G U I D E | N OT E B O O K www.transparencyschool.org 2017
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Co n t e n t s
INTRODUCTION 3. What is Transparency International? 4. What is Transparency International Lithuania? 5. Vocabulary
11. Useful Information 12. Programme 15. Participants 18. Speakers 30. Coordinators 32. Area Map
We l co m e
The Transparency International School on Integrity (TI School) in Vilnius, Lithuania started in 2010 and is the first such course in the region aimed at directly addressing the subject of corruption and how to fight it. Since 2010 it has been organized annually and has welcomed more than 800 future leaders from some 90 countries worldwide. This year we are happy to welcome you to the 8th Transparency International School on Integrity in Vilnius! Young future leaders gather to this state-of-the-art anti-corruption and accountability training willing to learn from leading anti-corruption and accountability professionals. During 7 highly intensive days, the School exposes its participants to the latest developments in the field of anti-corruption and accountability and offers real opportunities to try and implement their ideas in practice. School lectures, seminars, trainings and field trips provide you with a special blend of international and local know-how, while also challenging you to approach the subject from outside the box and offer novel, previously untested solutions. WELCOME ABOARD â€“ BE INSPIRED!
WHAT IS TRANSPARENCY INTERNATIONAL?
I n t ro d u c t i o n
Transparency International is a global movement that shares one vision:
A WORLD IN WHICH GOVERNMENT, BUSINESS,
POLITICS, CIVIL SOCIETY
AND THE DAILY LIVES OF PEOPLE ARE FREE OF CORRUPTION Transparency International consists of more than 100 chapters (with an international Secretariat in Berlin) â€“ locally established, independent organisations that fight corruption in their respective countries.
FROM SMALL BRIBES TO LARGE-SCALE LOOTING CORRUPTION DIFFERS FROM COUNTRY TO COUNTRY. Since chapters are staffed with local experts, they are ideally placed to determine the priorities and approaches best suited to tackling corruption in their countries. This work ranges from visiting rural communities or providing free legal support to advising their government on policy reform.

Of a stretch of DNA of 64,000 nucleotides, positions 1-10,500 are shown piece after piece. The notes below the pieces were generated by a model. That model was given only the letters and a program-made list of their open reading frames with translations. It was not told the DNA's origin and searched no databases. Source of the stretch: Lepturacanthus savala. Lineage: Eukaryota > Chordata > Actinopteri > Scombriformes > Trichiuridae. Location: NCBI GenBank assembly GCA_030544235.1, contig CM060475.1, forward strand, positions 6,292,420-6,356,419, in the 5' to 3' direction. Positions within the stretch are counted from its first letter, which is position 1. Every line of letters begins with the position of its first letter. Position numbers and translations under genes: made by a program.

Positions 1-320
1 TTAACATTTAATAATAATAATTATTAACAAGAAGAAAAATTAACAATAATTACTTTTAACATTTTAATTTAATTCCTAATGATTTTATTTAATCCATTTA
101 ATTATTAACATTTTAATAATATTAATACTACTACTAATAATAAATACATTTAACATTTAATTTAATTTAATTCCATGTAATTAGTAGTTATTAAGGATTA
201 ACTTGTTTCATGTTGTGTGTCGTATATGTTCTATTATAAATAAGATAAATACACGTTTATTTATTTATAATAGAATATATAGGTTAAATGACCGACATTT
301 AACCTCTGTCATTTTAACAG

CORRUPTION DOES NOT STOP AT NATIONAL BORDERS. The chapters play a crucial role in shaping collective work and realizing regional and global goals. 3
WHAT IS TRANSPARENCY INTERNATIONAL LITHUANIA?
I n t ro d u c t i o n
The Transparency International Lithuania is a non-governmental and non-for-profit organisation that promotes transparency, accountability and anti-corruption initiatives in Lithuania and abroad. The Transparency International Lithuania is a fully-accredited member of the global Transparency International network and was established on 6 June, 2000. TI Lithuania is involved in a number of anti-corruption and transparency initiatives focusing primarily on:
Transparency of public finance and procurement
Transparency of political parties and campaigns
Online transparency tools
Civic integrity education and empowerment of citizens
Social design for transparency
I n t ro d u c t i o n
ACCESS TO INFORMATION – the right by law – often through freedom of information legislation (acts or laws) – to access key facts and data from the government and any public body. Budgets, project approvals and evaluations are typically published although citizens can petition for more materials to be released. ACCOUNTABILITY is the concept that individuals, agencies and organisations (public, private and civil society) are held responsible for executing their powers properly. ASSET RECOVERY – is the legal process of a country, government and/or its citizens to recover state resources stolen through corruption by current and past regimes, their families and political allies, or foreign actors. BRIBERY is the offering, promising, giving, accepting or soliciting of an advantage as an inducement for an action which is illegal, unethical or a breach of trust. Inducements can take the form of gifts, loans, fees, rewards or other advantages (taxes, services, donations, etc) CIVIL SOCIETY is the arena, outside of the family, state and market where people associate to advance a common set of interests. Voluntary and community groups, non-governmental organisations (NGOs), trade unions and faith-based organisations commonly are included in this sphere, making the term broader than an NGO. CLIENTELISM is an unequal system of exchanging resources and favors based on an exploitative relationship between a wealthier and/or more powerful 'patron' and a less wealthy and weaker 'client'. COLLUSION is a secret agreement between parties, in the public and/or private sector, to conspire to commit actions aimed to deceive or commit fraud with the objective of illicit financial gain. The parties involved often are referred to as 'cartels'.